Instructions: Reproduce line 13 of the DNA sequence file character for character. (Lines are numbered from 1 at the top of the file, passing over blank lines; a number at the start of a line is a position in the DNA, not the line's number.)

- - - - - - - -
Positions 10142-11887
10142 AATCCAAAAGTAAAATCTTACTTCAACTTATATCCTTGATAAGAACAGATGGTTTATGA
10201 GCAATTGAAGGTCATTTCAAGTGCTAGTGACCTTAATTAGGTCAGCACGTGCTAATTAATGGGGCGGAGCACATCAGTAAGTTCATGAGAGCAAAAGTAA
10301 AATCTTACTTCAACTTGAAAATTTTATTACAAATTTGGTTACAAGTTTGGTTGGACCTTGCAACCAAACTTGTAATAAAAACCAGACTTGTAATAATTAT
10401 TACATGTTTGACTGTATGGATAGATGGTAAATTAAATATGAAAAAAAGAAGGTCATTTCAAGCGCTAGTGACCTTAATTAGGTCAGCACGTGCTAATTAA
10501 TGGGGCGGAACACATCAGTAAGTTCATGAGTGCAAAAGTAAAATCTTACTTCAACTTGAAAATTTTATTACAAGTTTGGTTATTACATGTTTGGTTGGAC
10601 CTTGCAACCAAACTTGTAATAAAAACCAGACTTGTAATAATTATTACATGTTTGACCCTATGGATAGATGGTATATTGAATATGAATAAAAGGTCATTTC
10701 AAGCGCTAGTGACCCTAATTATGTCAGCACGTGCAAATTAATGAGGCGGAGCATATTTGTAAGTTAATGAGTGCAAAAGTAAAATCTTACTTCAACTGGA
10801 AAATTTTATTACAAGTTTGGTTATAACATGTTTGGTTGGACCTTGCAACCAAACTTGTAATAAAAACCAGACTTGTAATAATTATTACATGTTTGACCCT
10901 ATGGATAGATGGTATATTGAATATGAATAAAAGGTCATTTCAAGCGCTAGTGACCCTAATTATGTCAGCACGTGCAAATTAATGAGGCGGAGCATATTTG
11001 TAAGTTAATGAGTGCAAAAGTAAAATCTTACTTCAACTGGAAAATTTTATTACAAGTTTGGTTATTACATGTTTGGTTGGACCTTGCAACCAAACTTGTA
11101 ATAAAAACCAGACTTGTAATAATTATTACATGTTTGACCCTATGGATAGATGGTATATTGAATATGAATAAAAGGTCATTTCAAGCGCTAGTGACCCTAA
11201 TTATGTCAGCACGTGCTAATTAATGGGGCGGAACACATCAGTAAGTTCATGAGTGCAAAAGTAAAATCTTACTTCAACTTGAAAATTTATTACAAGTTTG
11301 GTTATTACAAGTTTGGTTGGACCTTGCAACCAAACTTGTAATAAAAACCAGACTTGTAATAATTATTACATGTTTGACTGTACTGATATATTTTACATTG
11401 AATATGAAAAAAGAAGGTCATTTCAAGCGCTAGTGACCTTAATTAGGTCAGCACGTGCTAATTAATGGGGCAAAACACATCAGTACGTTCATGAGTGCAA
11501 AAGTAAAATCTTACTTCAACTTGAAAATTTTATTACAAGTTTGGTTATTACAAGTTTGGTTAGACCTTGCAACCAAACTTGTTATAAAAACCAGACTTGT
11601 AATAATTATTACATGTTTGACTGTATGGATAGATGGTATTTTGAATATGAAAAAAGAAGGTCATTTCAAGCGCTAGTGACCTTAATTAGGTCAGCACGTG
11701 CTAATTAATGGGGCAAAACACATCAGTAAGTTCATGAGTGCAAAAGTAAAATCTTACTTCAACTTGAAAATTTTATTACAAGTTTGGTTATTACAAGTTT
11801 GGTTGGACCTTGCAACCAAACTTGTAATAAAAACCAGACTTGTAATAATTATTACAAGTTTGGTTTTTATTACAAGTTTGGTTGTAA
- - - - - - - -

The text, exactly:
11201 TTATGTCAGCACGTGCTAATTAATGGGGCGGAACACATCAGTAAGTTCATGAGTGCAAAAGTAAAATCTTACTTCAACTTGAAAATTTATTACAAGTTTG